Legendary Italian coach Marcello Lippi was today announced as the new manager of the Chinese (men’s) national team. The second coming of now-twice former coach Gao Hongbo lasted less than a year, after a series of disappointing results in World Cup qualifying. The men’s team has not qualified for a World Cup since 2002 (its only appearance), when the squad was coached by the nomadic Serb Bora Milutinović, a specialist in wringing the most out of underperforming teams. Lippi is best known in Europe as the former Juventus and World Cup winning Italian national team coach. But in his later career, Lippi has steered Guangzhou Evergrande to three Chinese domestic titles and established the club as a major powerhouse in Asian competition (before handing over the reins to Felipe Scolari in 2014).
Lippi inherits a national team that is in the doldrums, having lost four of its last five games (three of them qualifiers). As national manager Lippi will not be able to call on the expensive foreign talent that has enlivened the Chinese Super League season just completed. As a Hall of Fame coach, and with Xi Jinping having declared his ambitions for the rejuvenation of Chinese soccer, Lippi will be expected to achieve significant improvements. The public mood after the humbling loss to Syria, a nation in the midst of terrible turmoil with a team ranked 114 at the time of the match, was one of derision and anger, which spilled onto the streets and was primarily directed at Cai Zhenhua, Head of the Chinese FA. Gao was sacrificed and Lippi ushered in.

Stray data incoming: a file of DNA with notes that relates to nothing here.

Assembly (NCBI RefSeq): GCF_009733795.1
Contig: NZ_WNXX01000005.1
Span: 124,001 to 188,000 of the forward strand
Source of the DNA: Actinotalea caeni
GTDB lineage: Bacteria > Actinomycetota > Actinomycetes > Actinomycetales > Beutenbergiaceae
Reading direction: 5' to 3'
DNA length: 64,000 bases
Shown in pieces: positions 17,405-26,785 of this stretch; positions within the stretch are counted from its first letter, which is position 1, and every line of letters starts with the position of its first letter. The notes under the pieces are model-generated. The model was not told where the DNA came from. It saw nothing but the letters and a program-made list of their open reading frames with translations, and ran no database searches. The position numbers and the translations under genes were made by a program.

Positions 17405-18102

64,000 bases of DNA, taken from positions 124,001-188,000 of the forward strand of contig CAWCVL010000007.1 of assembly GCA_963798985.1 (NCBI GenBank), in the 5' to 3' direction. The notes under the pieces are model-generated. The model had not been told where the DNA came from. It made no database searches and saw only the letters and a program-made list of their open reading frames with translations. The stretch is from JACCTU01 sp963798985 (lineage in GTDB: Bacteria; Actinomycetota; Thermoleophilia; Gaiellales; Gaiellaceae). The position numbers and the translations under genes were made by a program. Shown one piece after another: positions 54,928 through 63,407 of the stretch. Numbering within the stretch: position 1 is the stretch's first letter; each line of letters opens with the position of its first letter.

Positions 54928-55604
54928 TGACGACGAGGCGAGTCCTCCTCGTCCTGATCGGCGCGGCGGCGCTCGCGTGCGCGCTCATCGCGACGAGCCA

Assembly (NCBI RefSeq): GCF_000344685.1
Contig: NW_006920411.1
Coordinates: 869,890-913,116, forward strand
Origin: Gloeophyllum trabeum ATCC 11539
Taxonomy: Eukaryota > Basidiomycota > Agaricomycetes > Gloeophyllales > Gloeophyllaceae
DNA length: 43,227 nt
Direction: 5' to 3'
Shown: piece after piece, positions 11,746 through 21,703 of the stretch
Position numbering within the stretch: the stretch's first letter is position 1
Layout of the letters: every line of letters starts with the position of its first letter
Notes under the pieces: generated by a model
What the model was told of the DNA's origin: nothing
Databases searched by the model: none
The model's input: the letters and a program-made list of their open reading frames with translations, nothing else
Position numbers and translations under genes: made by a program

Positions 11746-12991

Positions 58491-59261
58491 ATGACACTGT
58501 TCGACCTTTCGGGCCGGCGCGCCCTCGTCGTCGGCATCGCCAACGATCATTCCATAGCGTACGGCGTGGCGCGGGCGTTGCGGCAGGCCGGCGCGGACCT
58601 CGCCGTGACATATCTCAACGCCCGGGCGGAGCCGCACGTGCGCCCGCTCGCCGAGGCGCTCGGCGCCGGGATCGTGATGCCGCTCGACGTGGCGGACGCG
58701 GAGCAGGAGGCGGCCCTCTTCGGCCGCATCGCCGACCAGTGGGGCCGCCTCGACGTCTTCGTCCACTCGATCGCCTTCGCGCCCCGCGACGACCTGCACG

The question of patriotic Chinese sports fans’ reaction to disappointment was raised in a different context earlier this year, when, by the standards of recent Games, the Chinese national team underwhelmed at the Rio Olympics. Team China brought home a “mere” 26 gold medals, the fewest gold medals since Atlanta in 1996 less than half the golds it secured in Beijing in 2008, despite taking its largest ever contingent of 411 competitors to Brazil. There were some inspiring performances by Chinese athletes, notably the underdog women’s volleyball team, which overcame early defeats to win the gold medal. This was an unfancied team relying on hard work and determination, led by “prodigal daughter” Coach Lang Ping, who had coached the US team to victory in Beijing in 2008, having starred as a player for the Chinese team three decades earlier. But other individual athletes and fancied teams in gymnastics and badminton under-performed. Such is the nature of elite sport, where the smallest dip in form or change in conditions or luck can make the difference between winning and losing.
Unlike the chronically feeble men’s soccer team, Chinese fans invariably have high expectations of their Olympic athletes. International sport has long been used as a vehicle for demonstrating national capabilities and spirit, and a means to generating national pride. During the Cold War, competing blocs used all means foul and fair to demonstrate the superiority of their political and economic systems. In those days a lacklustre medal tally was a matter of national shame. Instrumentally face-saving or not, the narrative that surrounded China’s Rio performance made much of the argument that nations that are confident in their sense of self do not need gold medals to externalise their worth. China’s re-emergence as an economic and world power, and global recognition of its remarkable development story, should rightly be a source of confidence vastly more important than Olympic medals.